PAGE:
I’ve always wanted a tattoo, but needles scare me. I’ll be kind and not post a picture of the tattoo Jimmie drew on my lower back. A tramp stamp. (I learned that term long ago from one of the boys.) The one Jim drew with a blue Sharpie resembled the Kilroy-is here-peering-over-the-fence look from WWII. That was just last year.
A year earlier, Jim came home later than usual from his noon Kiwanis meeting carrying a drum. Before that he’d bought drumsticks and used the bottom of an old white plastic pail as the striking surface. The day he bought the drum, he played along with songs on the radio and I danced on the round marble coffee table like a go-go girl. We laughed until we had tears in our eyes.
We often danced in our big room to songs from our past. We preferred oldies (Beatles, Eagles, Moody Blues) that had a melody instead of today’s talk/sing with words our ears couldn’t make out.
Many nights, we’d go out in the backyard and look at the moon and the stars and wonder what early man made of such heavenly bodies. We wished on shooting stars during annual meteor showers. Once in the backyard, Jim mowed a heart shape for me that I could see out my office window.
After supper, we carried on long conversations on the screened-in back porch. We discussed topics from why gnat-like insects in the yard flew in whirling bunches, resembling the antics of schools of fish, to why people ever voted a straight ticket without looking at individual candidates and their characters and problem-solving abilities. One summer, night after night, I read aloud Moby Dick (for our book club) and we reminisced about checking out all the nooks and crannies of the Charles W. Morgan, the old wooden whaling ship at Mystic Seaport in Connecticut.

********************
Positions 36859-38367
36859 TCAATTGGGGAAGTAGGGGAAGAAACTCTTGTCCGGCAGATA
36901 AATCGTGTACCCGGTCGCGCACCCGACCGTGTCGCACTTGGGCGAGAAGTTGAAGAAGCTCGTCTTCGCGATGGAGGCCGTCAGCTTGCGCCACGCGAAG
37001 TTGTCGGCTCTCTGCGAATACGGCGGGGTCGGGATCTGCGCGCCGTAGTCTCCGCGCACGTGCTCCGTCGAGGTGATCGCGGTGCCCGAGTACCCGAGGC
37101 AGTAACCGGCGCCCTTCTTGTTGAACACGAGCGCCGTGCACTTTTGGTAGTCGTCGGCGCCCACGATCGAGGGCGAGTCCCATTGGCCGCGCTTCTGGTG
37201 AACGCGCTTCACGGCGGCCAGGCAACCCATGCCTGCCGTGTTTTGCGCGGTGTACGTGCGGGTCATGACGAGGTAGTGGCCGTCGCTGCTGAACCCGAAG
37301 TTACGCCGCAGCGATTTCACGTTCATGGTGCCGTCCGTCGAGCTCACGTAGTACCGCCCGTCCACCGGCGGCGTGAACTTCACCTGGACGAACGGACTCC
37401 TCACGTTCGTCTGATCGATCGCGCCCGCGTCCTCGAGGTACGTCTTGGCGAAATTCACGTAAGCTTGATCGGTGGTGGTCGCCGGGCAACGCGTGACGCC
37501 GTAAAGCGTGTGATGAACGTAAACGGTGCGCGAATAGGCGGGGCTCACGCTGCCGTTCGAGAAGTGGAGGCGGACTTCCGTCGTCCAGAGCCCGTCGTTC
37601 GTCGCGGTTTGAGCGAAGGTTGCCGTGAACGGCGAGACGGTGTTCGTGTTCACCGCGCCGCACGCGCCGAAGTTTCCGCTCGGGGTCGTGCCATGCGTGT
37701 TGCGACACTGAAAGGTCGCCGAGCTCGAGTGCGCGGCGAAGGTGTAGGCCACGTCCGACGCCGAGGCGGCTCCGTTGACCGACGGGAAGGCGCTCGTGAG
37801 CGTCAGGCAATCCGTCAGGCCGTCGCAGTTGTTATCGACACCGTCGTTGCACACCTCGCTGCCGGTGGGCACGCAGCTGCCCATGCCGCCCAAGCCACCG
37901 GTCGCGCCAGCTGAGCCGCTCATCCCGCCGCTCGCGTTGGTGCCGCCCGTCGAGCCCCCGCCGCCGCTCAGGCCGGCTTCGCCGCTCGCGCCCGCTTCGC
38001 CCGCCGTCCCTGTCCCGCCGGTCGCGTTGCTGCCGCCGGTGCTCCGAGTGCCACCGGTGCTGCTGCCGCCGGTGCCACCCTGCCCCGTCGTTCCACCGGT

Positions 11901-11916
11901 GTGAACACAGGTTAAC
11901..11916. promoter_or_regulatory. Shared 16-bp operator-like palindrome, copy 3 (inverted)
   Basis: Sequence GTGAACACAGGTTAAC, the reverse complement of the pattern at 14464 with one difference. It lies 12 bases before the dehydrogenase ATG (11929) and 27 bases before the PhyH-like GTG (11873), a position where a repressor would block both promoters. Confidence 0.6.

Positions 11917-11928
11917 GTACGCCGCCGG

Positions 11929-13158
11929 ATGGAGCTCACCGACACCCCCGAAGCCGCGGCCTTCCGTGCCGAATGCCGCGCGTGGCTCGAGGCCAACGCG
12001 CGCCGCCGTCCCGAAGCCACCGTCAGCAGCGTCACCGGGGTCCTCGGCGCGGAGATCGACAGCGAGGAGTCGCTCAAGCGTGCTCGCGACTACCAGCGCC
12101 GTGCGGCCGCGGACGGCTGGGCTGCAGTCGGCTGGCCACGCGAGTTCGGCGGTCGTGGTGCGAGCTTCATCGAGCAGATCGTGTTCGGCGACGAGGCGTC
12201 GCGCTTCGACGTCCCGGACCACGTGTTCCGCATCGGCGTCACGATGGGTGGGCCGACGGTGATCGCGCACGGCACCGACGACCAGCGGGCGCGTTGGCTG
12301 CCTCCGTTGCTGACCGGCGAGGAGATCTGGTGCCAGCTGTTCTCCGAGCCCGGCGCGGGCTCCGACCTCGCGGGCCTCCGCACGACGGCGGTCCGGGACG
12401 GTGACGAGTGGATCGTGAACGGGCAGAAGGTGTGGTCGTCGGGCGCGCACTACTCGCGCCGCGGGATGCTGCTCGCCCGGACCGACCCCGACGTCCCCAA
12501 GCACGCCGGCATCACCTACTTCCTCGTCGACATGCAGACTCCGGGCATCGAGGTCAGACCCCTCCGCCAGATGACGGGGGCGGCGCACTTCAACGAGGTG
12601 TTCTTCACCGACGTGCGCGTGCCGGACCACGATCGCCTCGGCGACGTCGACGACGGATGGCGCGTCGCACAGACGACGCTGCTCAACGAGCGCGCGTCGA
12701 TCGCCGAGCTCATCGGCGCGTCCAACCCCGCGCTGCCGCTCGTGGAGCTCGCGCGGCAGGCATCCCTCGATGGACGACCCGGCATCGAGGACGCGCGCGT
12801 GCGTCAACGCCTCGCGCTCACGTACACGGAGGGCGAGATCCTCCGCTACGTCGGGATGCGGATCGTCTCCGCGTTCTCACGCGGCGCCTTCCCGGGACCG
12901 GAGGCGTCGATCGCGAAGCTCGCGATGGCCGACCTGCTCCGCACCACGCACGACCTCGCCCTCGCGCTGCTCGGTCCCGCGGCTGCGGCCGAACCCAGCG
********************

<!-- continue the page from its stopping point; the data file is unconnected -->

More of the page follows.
Of course, there were times I was aggravated with Jim. Why didn’t he know I had just swept the front walk before he used a weed whip, throwing grass all over it? I had to tell him when he hurt my feelings because he was a typical man (no offense) and didn’t realize what he’d said had hurt me. (There might even have been times when he was irritated with me.) In our forty years of marriage there were minor ups and downs, but on the whole, we were a solid team.
Listen to me talk about him. I need to remember him. I need to know he existed and I didn’t dream my other life that seems like five years ago or five days ago or five hours ago. Time makes no sense now.
That’s how you treat a new widow. You listen to her talk about her beloved, even if she repeats stories, and you tell her every story you know about him, too.